Can you categorize your events?

It is worth taking a look at our website as there is a detailed overview of our programs. We differentiate between three types of programs. One of them is called Special Events. These programs are one-time, single events such as workshops, exhibitions, talks, presentations, etc. For example, the visit of Michael Dukakis – Governor of Massachusetts – last year, was one of these events. We also run Regular Programs. For example, TALC (Tuesday American Language Club) is an English conversation club held on the first Tuesday of every month. TALCs are always connected to an American calendar event of the given month. For example, the programs in February are centered around African American history, in April around Earth Day, in May around World Press Freedom Day, and in July around Independence Day. Finally, within regular events, there is the Kids Corner which is targeted towards children, and elementary school students. We also organize film screenings called Movie Nights. I would also like to mention our High School Outreach series for high school students. During those events we either organize programs in high schools on-site or the high school students come and visit us here at the Corner. Our next outreach will take place at a school in the 9th district where we co-organize an American Day event and run a trivia competition about the United States.

The presidential elections took place in November. Did you organize any special events?

Yes, indeed. In the past six months we had an Event Series related to the presidential elections. For example, the Citizen Voter Registration took place at the Corner. This meant that the American Democrats Abroad volunteered to help Americans living in Hungary with the voter registration and also provided Hungarians with information about the voting process.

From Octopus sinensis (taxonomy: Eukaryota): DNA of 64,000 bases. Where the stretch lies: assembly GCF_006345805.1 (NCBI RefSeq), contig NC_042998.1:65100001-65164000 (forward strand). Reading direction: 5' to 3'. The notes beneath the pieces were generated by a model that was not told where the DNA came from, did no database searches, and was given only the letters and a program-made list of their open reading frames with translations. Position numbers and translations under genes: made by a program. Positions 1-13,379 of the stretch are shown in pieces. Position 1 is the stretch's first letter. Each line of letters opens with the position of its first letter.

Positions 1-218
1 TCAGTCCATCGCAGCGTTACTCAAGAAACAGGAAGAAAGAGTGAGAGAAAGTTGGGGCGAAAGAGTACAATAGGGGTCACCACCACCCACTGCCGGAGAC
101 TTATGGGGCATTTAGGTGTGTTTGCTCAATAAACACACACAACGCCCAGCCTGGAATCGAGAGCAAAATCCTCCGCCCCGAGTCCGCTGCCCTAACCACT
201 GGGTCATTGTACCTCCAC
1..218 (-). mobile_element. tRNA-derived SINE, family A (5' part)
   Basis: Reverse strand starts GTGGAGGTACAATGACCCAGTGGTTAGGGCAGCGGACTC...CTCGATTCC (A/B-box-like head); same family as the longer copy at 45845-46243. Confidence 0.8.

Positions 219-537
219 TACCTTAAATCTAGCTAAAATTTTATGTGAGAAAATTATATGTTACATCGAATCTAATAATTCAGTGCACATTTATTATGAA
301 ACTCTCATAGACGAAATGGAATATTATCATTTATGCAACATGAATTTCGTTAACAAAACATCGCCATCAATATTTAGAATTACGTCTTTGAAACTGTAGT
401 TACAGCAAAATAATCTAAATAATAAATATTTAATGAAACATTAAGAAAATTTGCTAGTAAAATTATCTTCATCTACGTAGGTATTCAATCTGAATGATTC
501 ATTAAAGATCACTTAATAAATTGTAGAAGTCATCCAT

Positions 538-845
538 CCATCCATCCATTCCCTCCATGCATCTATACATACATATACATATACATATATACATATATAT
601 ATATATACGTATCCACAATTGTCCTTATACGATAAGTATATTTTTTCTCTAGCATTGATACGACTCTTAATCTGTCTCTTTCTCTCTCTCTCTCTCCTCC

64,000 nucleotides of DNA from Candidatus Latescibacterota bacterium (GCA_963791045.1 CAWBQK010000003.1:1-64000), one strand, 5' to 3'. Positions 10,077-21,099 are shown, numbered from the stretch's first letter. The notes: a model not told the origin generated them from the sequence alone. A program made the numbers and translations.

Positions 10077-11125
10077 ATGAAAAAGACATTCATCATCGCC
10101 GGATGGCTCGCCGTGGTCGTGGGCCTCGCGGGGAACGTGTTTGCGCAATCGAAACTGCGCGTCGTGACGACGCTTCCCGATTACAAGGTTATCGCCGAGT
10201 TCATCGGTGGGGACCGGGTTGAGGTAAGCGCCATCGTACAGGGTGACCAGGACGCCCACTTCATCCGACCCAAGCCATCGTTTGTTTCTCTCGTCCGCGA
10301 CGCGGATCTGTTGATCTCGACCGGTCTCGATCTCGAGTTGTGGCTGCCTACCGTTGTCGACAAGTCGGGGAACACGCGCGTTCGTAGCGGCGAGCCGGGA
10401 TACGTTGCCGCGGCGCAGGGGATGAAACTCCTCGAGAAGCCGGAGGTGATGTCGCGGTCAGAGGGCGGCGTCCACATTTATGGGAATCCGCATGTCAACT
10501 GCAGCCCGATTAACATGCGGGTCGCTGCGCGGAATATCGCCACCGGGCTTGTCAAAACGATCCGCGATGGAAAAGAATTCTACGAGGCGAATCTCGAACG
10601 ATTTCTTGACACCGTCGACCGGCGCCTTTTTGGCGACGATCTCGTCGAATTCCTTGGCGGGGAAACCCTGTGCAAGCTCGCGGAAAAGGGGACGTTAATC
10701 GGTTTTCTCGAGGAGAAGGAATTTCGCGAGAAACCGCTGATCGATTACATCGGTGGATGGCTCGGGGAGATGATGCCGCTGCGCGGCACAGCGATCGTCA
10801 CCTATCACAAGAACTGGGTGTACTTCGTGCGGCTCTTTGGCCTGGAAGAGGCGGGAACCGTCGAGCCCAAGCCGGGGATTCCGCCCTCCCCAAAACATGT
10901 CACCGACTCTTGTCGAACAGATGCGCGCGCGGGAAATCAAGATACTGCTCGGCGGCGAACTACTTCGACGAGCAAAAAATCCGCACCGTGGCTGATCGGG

So basically Americans living in Hungary could come to the Corner and register to vote at the elections?

Yes. During these types of events many Americans living here also visit the Corner. During the presidential elections we organized four programs. There was a highly intriguing presentation by the Chief Consul from the U.S. Embassy the day after the elections. She is from Alaska and shared many interesting stories. We had a High School Outreach Program as well where a U.S. election specialist came to give a presentation at a local high-school in Budapest. Our third event was a presentation by a former Fulbright professor from San Francisco who touched upon various topics related to the elections. We have an exceptionally good relationship with Fulbright scholars who come to Hungary on teaching or research grants. Our fourth event in our Election Series was a Movie Night, when we screened a documentary about Hillary Clinton. 

Apart from Special Events and Regular Programs what else does the Budapest Corner offer?

We have another type of program called the Event Series. Every academic year there are a couple topics that a number of programs are centered around. We’ve had program series connected to presidents, alumni, tolerance and entrepreneurship. In the series called Bicultural Bridges we presented Americans who have Hungarian connections. For example, we had an American medical researcher, a Hungarian-American documentary filmamker, a painter, and so on. The topic of tolerance is present every year in our programs since strengthening open-mindedness, tolerance and dialogue between cultures are all among the Corner’s missions.